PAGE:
HomeMusicFeatures & ListsRock Meets Rap pt. 1

Rock Meets Rap pt. 1

Collaboration or aberration? That’s the question we ask this week in part one of our three part series about the best, worst, and weirdest intersections between hip hop and rock n’ roll.

Kanye West feat. Chief Keef & Justin Vernon – “Hold My Liquor”

Kanye is no stranger to the soft-rock crossover. In the past decade he’s worked with everyone from Chris Martin (Coldplay) to Adam Lavine (Maroon 5) to the Cottenelle King himself, Big Sean. Still nobody has sounded better on a Kanye track than Bon Iver front man Justin Vernon did on last year’s haunting, slow burner “Hold My Liquor”. Unlike some of the other tracks on this list, “Hold My Liquor” was the rare case of high profile collab that met expectations and then some.

Danny Brown feat. Purity Ring – “25 Bucks”

Danny Brown is an exceptionally tough artist to pin down. One second, he’s grim and introspective, recounting horror stories from a violent Detroit youth. Next, he’s in full on party mode, wide-eyed and squawking in his signature codeine-fueled double-time. Add his unorthodox looks—Part Robert Smith on speed, part Rick James with a gap tooth—and you have a pretty unique figure. Perhaps most interesting of all though is Brown’s wide-ranging love of indie music. On “25 Bucks”, Brown enlists the help of Edmonton synth pop futurists Purity Ring for one his most affecting narrative works.

Vampire Weekend feat. Danny Brown, Heems, and Despot – “Step Remix”

Did I mention Danny Brown has excellent taste in music? While Vampire Weekend might not have seemed like the most obvious choice for a hip hop collab a few years ago, it’s hard to argue with results. “Step Remix” finds three of hip hop’s most talented indie rappers (including a particularly electric turn from former Das Racist MC Heems) waxing romantic over VW’s elegant, harpsichord-heavy single.

Jay-Z and Linkin Park – Collision Course

For a man who’s built his entire career on being cool, Collision Course seems, in retrospect, like a fairly glaring misstep for Hova. At the time though, Jay-Z hooking up with Linkin Park for an album of mash-up magic made perfect sense. Here were two mainstream giants, both moving toward a more “electronic sound” and willing to water down what made them each so beloved in the first place to make some cash. And make cash it did. Off the strength of its hit single “Numb/Encore”, Collision Course went on to sell over five million copies worldwide. The aughts were a weird time.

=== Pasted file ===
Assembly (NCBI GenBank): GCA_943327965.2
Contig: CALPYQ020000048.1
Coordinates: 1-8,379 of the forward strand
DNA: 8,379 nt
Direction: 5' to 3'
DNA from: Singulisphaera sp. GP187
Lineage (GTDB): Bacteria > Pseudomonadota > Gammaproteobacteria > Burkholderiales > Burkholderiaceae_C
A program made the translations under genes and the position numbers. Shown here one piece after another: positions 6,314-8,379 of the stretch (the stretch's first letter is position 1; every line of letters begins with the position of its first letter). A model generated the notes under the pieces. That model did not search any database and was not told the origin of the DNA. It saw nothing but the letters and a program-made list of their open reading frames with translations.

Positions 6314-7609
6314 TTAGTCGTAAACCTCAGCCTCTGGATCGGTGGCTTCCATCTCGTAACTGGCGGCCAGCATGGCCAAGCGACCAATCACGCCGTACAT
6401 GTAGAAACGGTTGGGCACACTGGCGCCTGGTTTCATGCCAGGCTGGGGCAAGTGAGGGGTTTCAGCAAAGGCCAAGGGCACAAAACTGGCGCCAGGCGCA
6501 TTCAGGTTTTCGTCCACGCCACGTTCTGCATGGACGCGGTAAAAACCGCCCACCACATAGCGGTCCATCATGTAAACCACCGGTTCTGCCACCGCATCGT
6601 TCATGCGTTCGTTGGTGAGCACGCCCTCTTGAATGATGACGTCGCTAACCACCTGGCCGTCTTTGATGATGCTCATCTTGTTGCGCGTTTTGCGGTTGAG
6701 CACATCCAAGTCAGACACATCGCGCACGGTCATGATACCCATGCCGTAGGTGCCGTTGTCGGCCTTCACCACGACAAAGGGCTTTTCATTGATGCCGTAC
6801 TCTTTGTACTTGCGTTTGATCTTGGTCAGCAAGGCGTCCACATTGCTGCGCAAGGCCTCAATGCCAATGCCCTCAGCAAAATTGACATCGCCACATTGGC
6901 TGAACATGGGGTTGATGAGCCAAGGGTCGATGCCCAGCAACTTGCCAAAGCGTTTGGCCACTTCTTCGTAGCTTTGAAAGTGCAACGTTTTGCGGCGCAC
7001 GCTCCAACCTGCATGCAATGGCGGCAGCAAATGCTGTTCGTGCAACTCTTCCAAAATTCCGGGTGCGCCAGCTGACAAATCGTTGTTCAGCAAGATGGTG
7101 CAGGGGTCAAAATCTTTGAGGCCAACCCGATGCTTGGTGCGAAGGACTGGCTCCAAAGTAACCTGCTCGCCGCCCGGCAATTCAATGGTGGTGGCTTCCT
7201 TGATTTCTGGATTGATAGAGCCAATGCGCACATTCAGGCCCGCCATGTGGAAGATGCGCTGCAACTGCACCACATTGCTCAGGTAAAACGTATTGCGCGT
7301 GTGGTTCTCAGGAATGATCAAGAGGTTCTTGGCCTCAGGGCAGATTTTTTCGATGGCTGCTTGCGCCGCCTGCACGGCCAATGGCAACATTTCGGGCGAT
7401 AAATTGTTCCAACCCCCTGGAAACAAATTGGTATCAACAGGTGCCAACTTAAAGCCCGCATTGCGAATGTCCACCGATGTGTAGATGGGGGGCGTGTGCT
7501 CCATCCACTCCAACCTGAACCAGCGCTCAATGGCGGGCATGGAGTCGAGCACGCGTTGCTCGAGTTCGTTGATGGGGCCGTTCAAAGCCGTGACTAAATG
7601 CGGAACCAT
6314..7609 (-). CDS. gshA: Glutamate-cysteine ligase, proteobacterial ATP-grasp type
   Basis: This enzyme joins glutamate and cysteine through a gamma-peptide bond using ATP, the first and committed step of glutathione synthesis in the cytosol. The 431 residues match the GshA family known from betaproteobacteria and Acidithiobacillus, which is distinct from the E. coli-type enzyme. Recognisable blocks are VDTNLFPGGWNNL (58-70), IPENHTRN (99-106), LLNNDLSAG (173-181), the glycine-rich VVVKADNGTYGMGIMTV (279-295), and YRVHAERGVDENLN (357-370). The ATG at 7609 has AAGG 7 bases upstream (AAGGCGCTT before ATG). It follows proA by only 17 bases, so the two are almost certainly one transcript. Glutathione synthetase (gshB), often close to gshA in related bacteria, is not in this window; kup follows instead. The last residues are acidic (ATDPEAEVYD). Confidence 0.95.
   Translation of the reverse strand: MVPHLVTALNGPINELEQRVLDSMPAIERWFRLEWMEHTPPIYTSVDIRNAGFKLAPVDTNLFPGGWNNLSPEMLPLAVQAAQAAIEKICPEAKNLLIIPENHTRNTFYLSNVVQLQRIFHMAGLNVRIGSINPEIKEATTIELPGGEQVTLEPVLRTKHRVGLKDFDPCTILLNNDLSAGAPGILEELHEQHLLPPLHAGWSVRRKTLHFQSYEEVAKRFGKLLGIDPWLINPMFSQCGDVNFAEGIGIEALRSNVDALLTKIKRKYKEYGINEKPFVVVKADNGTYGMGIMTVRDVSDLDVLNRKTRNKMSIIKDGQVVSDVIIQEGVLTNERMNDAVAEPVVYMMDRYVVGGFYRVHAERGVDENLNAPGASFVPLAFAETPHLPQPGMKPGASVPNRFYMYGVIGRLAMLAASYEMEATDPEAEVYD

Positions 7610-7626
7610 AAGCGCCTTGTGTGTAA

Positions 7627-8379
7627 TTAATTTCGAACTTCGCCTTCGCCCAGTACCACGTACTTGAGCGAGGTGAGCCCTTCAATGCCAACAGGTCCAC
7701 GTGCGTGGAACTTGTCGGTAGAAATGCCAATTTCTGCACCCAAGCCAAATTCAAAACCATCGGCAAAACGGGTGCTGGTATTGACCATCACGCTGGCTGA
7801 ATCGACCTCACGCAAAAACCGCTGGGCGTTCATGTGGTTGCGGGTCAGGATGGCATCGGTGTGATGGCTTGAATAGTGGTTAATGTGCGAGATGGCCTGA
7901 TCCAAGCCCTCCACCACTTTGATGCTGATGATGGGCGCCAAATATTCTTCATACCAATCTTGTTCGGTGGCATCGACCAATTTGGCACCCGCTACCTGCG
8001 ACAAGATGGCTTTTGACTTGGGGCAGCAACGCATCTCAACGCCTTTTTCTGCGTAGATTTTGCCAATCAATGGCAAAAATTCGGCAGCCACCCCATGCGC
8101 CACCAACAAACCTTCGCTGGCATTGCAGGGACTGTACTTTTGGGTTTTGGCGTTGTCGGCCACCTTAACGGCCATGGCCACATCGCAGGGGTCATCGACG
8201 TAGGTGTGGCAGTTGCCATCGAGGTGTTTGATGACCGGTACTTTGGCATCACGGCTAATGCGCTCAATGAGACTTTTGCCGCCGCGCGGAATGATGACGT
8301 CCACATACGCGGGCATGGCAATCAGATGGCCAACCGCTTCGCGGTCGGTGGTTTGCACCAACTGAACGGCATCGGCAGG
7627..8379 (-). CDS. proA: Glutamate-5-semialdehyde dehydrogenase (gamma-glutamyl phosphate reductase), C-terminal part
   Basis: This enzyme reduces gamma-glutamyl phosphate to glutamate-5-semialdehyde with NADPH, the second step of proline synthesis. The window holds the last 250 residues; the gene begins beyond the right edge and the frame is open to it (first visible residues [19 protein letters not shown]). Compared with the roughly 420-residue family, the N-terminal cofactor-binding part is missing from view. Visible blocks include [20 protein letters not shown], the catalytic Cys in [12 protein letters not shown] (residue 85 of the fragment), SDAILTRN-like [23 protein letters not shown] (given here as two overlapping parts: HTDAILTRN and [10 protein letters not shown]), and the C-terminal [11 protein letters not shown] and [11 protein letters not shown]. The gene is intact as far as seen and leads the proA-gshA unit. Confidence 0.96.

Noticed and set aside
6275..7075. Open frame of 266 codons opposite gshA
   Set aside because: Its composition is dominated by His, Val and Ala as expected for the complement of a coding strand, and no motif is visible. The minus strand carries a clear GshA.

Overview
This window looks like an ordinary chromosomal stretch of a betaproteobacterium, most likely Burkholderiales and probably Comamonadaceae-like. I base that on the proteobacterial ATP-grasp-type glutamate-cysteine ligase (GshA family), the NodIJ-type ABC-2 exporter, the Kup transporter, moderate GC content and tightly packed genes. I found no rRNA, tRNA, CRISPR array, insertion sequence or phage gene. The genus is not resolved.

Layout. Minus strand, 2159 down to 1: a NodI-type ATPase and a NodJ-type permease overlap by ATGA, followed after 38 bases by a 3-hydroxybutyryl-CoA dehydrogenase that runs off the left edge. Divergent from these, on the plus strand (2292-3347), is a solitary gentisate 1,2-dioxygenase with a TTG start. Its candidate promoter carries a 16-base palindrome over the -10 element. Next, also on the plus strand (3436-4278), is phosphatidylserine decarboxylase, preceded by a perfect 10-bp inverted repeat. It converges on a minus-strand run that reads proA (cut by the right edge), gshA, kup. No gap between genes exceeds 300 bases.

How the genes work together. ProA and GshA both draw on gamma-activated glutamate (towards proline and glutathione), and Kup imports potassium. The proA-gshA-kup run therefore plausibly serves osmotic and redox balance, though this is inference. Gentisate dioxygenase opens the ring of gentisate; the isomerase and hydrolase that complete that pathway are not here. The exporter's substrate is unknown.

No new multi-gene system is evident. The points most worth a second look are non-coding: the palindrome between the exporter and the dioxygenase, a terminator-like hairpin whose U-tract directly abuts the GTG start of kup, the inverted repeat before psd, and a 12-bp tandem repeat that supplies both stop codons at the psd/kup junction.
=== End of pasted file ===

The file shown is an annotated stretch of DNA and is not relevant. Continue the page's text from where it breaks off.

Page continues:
K-OS feat. Sam Roberts – “Dirty Water”

Sam Roberts collaborating with K-OS on a track is like Neil Young tipping in a Celine Dion slap shot from the point to beat the 1972 Soviet team in the Summit Series (and then inexplicable eating vegan poutine out of the Stanley cup they’re given for winning). It is that Canadian… Also “Dirty Water” is a really great track. So there’s that.

James Blake feat. Chance the Rapper – “Life Round Here”

There are good hip hop/rock collaborations and then there are bad ones. In the year that gave us perhaps the single most cringe-inducing crossover in history, “Accidental Racist” by Brad Paisley and LL Cool J (as if I even need to say), the indie world was also treated to an outstanding collab between rising Chicago artist Chance the Rapper and golden voiced Brit James Blake. And there was balance in the universe.

Gorillaz feat. Del La Soul – “Feel Good Inc.”

“Feel Good Inc.” Really does make you feel good. Brash, playful, and deceptively catchy, it’s the musical equivalent of kindergarten finger painting (but in a good way)—a work of art drawn completely outside the lines with purple grass, green sunshine, and all manner of multicolored valences. Before the song became a Grammy winner in 2005, Damon Albarn was best known as the man behind Blur. Thanks to hip hop features from left of center legends like Del the Funky Homosapien throughout Gorillaz’s debut, those days are now long since passed.

Run DMC feat. Aerosmith – “Walk This Way”

Didn’t think we’d forget about this one did you? Recorded way back in 1985, (when Aerosmith still knew how to flaunt their shit) “Walk This Way” is the genre-mashing collab that started it all. Combining two top dogs in their respective primes (though one could make the argument that Aerosmith didn’t really climax until the Armageddon movie), with a wall-smashing Music Video and some conspicuous product placement, “Walk This Way” led to some real life barrier breaking, when it became the first rap song to crack the top 5 of The Billboard Hot 100.

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